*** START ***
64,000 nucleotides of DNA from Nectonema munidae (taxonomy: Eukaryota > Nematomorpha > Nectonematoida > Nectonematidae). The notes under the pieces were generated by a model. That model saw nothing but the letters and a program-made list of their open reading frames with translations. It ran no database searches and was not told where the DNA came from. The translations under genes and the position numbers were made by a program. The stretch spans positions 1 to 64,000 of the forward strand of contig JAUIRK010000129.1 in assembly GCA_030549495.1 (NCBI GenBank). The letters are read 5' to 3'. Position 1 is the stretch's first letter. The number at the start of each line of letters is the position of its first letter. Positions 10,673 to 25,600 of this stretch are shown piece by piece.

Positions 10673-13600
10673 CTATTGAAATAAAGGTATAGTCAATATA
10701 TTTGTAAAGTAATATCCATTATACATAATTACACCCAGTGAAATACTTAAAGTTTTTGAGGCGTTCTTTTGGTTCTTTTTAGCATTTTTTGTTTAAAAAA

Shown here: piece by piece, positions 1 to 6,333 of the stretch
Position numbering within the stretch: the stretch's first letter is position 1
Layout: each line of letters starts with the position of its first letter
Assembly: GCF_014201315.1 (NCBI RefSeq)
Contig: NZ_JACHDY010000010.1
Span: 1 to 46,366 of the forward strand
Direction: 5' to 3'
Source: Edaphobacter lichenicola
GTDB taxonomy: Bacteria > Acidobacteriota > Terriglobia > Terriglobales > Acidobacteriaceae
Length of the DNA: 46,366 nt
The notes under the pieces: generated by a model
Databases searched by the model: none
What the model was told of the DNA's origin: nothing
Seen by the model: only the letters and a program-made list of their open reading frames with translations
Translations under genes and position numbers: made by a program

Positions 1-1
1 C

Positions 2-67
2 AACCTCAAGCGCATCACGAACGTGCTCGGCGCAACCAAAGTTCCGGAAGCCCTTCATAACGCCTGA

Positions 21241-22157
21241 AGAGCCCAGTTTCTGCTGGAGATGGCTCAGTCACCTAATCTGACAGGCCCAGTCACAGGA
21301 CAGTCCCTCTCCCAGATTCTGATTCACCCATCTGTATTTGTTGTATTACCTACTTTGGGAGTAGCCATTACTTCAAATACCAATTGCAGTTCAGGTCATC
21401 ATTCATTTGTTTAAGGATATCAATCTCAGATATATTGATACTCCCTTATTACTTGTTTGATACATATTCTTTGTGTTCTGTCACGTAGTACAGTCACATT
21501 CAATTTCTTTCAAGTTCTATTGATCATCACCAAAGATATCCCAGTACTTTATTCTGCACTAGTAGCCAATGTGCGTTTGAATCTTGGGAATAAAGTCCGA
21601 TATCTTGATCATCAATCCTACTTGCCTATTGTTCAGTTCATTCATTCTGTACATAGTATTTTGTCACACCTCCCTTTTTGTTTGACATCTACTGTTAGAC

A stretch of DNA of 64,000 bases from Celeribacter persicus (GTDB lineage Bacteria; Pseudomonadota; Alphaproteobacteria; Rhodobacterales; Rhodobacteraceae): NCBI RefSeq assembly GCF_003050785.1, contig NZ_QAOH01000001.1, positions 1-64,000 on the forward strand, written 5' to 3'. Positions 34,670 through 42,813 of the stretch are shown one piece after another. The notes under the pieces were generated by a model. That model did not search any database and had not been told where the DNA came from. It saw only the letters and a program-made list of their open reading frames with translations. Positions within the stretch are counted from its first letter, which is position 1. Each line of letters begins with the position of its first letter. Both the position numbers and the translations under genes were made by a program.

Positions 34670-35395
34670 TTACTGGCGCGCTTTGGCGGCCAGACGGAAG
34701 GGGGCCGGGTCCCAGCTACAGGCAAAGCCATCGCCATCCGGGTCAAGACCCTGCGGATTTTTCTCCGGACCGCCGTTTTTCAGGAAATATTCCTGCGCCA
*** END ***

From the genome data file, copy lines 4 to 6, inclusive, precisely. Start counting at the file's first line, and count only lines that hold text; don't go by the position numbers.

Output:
10701 TTTGTAAAGTAATATCCATTATACATAATTACACCCAGTGAAATACTTAAAGTTTTTGAGGCGTTCTTTTGGTTCTTTTTAGCATTTTTTGTTTAAAAAA

Shown here: piece by piece, positions 1 to 6,333 of the stretch
Position numbering within the stretch: the stretch's first letter is position 1